Dental bleaching may now be available to patients under the age of 18 after the GDC (General Dental Council) updated its guidance.
The move follows two years of campaigning by senior dentists.
The change means that practitioners will now be able to provide dental bleaching treatment for diseased teeth in patients under the age of 18, without fear of disciplinary action by the GDC.
In a revised position statement on its website the regulator states: ‘Products containing or releasing between 0.1% and 6% hydrogen peroxide cannot be used on any person under 18 years of age except where such use is intended wholly for the purpose of treating or preventing disease.’
Martin Kelleher, consultant in restorative dentistry at King’s College, said: ‘It has always seemed perverse to many that dentists are continually encouraged by academic and regulatory authorities to use “evidence-based dentistry” and yet when there is overwhelming evidence of the safety, efficacy and appropriateness of low concentration dental bleaching, dentists were told not to use it on under-18s.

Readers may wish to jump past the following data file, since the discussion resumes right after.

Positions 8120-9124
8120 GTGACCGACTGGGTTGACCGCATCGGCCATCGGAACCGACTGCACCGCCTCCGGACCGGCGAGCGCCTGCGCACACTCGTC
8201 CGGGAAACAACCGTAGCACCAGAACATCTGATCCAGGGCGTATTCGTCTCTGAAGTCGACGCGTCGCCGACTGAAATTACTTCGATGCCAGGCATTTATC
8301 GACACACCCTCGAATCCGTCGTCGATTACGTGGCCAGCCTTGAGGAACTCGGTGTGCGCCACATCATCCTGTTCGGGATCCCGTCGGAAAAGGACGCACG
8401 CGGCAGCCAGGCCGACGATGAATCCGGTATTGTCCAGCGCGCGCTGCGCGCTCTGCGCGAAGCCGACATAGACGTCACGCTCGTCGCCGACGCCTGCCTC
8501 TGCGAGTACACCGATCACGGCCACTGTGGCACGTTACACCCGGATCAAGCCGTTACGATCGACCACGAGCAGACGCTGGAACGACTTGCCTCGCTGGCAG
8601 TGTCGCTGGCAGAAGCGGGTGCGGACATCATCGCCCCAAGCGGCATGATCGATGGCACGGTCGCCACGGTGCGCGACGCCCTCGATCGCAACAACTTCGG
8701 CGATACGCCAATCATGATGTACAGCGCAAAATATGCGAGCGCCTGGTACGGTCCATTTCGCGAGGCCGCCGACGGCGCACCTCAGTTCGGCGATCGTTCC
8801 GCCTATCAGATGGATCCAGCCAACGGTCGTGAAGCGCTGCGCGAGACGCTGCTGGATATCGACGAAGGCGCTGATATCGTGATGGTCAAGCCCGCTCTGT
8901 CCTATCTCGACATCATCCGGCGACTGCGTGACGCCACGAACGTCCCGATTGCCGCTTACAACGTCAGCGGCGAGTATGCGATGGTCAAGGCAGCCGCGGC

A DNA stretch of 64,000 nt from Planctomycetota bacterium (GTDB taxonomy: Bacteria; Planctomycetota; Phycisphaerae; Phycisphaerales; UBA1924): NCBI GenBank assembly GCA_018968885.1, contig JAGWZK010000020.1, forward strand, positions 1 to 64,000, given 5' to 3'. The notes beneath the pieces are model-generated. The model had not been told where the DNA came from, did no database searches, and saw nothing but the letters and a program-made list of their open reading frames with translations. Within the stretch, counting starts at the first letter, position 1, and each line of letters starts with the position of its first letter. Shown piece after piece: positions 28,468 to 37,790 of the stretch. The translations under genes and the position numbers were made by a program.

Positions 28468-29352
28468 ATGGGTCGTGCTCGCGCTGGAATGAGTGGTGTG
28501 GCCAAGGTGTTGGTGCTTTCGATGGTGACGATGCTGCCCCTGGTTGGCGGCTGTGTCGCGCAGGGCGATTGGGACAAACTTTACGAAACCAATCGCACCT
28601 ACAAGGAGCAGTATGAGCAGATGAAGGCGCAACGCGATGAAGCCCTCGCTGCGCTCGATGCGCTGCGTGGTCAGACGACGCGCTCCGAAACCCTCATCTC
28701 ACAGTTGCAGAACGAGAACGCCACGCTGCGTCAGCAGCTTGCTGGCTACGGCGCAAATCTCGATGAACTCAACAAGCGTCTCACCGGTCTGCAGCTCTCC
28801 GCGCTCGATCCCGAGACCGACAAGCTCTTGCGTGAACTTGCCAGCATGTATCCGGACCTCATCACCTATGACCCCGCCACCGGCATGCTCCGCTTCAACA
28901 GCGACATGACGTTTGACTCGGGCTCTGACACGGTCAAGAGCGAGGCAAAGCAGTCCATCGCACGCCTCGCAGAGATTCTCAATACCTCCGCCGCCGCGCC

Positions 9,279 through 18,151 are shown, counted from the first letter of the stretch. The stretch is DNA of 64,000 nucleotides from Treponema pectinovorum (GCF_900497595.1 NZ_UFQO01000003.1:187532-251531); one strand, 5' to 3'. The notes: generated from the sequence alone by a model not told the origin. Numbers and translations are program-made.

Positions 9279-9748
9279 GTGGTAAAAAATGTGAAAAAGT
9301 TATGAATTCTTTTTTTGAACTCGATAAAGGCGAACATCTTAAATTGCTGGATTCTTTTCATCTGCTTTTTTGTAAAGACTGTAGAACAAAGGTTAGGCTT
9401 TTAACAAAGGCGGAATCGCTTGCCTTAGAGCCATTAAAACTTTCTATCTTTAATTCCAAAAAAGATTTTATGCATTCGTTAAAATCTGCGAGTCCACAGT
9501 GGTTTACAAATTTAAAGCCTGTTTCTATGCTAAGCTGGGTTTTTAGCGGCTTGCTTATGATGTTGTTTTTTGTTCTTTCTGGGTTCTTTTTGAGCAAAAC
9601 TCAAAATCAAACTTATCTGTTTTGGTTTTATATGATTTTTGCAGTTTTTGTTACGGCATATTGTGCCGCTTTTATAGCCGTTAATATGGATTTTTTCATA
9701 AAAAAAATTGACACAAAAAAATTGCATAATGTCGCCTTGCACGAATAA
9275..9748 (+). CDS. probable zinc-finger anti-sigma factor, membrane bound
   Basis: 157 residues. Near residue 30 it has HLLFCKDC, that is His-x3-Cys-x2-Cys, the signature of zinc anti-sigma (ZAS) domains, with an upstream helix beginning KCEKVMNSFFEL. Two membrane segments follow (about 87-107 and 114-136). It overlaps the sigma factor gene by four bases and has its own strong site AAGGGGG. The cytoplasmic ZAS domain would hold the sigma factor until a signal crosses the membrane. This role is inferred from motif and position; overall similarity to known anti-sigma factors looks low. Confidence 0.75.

‘I am glad that this unscientific position has been revised so that all patients, irrespective of age, can benefit from safe and effective treatment of their discoloured teeth in a regulated environment.’
Until recently, interpretation of EU legislation has effectively prohibited the use of scientifically proven, safe, low concentration bleaching products from being used for patients under the age of 18.
In a recent paper entitled The law is an ass: legal and ethical issues surrounding the bleaching of young patients’ discoloured teeth, Martin Kelleher wrote that ‘paediatric dentists have an important ethical and legal duty of care to young patients.
‘Yet, when it comes to considering dental bleaching for under-18s in the UK, serious dilemmas have arisen from various European Community (EC) directives and how they are interpreted.’
The paper raises concerns regarding the psychological impacts of discoloured teeth on young patients.
It says that though young patients may understand the reasons for their dental discolouration, it is often a different story among their peer group.
Discolouration can be perceived as showing a lack of ‘dental grooming’ or ‘personal hygiene’ and can become a major cause of bullying and unhappiness in vulnerable young people.
Kathy Harley, consultant in paediatric dentistry and dean of the Royal College of Surgeons faculty of dental surgery, said: ‘Finally common sense has prevailed.
‘As professionals we have a duty of care to provide the best possible treatment for this deserving group of patients while protecting their teeth from unnecessary harm.’